It turns out that video games may be an excellent method of teaching skills to artificial intelligence assistants. That’s the theory of a group of researchers working for Facebook, who have focused on Minecraft as a potential teaching tool for building generalist AI — a so-called ‘virtual assistant.’ The research team isn’t trying to build an artificial intelligence that’s super-good at classifying images or other content — it wants to build a generalist AI that can perform a much larger number of tasks reasonably well.
This is, to-date, an under-studied area of research. The authors’ write:
There has been measured progress in this setting as well, with the mainstreaming of virtual personal assistants. These are able to accomplish thousands of tasks communicated via natural language, using multi-turn dialogue for clarifications or further specification. The assistants are able to interact with other applications to get data or perform actions.
Nevertheless, many difficult problems remain open. Automatic natural language understanding (NLU) is still rigid and limited to constrained scenarios. Methods for using dialogue or other natural language for rich supervision remain primitive. In addition, because they need to be able to reliably and predictably solve many simple tasks, their multi-modal inputs, and the constraints of their maintenance and deployment, assistants are modular systems, as opposed to monolithic ML models. Modular ML systems that can improve themselves from data while keeping well-defined interfaces are still not well studied.
According to the team, they picked Minecraft because it offered a regular distribution of tasks with “hand-holds for NLU research,” as well as enjoyable opportunities for human-AI interaction, with plenty of opportunities for human-in-the-loop research. Minecraft, for those of you who haven’t played or heard of it, is a block-based crafting and exploration game in which players explore a 3D voxel grid universe populated with various types of materials, neutral characters, and enemies. The team’s goal is to build an AI virtual assistant that can be given instructions in natural language by a Minecraft player, and that can reliably complete some of the primary tasks that player might engage in, including gathering materials, building structures, fighting mobs, and crafting items.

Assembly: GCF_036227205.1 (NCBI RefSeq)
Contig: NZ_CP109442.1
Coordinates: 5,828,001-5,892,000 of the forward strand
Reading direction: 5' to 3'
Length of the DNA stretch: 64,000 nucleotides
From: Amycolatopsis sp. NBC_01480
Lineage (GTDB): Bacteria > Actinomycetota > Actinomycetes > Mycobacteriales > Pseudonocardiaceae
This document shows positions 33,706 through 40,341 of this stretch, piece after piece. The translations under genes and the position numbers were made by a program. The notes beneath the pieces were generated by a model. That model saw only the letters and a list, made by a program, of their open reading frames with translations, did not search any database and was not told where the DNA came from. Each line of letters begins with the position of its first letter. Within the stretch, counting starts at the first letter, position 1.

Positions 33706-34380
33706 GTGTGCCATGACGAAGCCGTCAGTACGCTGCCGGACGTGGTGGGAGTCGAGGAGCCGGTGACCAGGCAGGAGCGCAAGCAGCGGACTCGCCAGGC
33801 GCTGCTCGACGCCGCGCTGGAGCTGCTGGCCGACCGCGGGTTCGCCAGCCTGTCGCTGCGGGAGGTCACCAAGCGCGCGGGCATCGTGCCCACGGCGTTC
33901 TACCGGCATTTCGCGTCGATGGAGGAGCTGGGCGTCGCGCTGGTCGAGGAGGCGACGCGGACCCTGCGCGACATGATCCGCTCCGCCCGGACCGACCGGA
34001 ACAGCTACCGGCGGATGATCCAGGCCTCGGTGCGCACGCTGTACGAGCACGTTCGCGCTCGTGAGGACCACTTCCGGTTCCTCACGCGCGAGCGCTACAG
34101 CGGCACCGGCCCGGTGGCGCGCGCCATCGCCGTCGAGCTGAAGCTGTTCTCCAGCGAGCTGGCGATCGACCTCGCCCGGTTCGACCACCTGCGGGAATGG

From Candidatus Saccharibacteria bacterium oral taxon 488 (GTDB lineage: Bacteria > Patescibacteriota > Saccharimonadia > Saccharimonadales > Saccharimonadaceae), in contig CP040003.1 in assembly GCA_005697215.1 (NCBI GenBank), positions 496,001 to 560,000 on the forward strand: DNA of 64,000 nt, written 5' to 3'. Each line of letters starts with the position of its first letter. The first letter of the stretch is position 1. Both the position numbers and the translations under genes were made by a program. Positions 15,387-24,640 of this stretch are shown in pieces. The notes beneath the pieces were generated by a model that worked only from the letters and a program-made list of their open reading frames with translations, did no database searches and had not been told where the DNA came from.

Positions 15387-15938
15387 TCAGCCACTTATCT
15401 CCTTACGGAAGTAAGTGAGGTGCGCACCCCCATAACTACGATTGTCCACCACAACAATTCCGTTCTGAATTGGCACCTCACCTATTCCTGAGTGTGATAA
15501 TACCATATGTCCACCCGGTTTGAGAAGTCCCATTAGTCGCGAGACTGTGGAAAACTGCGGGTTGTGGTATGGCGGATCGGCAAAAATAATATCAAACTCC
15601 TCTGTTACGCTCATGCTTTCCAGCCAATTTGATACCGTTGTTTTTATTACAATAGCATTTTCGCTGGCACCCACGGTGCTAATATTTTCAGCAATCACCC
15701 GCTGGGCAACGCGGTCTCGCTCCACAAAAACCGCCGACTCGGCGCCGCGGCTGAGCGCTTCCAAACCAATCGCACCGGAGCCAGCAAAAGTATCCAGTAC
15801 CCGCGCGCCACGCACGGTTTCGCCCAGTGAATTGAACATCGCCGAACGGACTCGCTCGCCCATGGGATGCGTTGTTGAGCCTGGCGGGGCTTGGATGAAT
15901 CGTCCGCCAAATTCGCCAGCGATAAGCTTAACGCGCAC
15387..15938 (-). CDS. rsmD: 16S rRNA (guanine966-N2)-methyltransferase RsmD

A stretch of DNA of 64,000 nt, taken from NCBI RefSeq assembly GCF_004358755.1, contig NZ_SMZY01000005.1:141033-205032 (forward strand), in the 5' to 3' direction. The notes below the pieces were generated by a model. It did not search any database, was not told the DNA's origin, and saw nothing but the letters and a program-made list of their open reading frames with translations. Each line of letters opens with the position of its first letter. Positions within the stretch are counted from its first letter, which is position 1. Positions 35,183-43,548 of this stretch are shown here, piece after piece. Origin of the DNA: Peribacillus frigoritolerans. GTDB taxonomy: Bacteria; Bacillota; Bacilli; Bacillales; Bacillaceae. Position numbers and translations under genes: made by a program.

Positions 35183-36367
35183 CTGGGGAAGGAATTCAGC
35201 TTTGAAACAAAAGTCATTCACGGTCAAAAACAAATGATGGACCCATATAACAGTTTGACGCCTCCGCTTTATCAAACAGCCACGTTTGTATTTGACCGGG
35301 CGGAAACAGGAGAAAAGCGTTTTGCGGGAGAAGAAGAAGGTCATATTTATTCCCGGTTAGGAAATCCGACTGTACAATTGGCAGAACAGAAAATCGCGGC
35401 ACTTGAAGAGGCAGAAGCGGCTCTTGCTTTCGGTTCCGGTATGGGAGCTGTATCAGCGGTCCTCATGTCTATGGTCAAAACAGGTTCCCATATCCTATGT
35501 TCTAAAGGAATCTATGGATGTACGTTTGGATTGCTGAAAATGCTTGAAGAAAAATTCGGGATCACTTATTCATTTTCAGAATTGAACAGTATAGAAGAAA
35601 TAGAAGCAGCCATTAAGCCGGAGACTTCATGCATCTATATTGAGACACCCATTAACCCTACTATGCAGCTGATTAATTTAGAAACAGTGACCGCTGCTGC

The authors of the paper target three specific achievements: Create synergy between machine-learning and non-machine-learning components, allowing them to work together; create a “grounded” natural language simulation that allows the AI to understand what players want it to do, and can communicate its success or failure back to the end-user; and create an AI that shouldn’t just be capable of doing what the player wants it to do, but that also its performance should improve based on observation of the human player.
We intend that the player will be able to specify tasks through dialogue (rather than by just issuing commands), so that the agent can ask for missing information, or the player can interrupt the agent’s actions to clarify. In addition, we hope dialogue to be useful for providing rich supervision. The player might label attributes about the environment, for example “that house is too big”, relations between objects in the environment (or other concepts the bot understands), for example “the window is in the middle of the wall”, or rules about such relations or attributes. We expect the player to be able to question the agent’s “mental state” to give appropriate feedback, and we expect the bot to ask for confirmation and use active learning strategies.
The machine learning code being used for the Facebook-Minecraft bot is available on GitHub. Better AI tools could be useful in many games, though they could also raise serious questions about what constitutes cheating in multiplayer.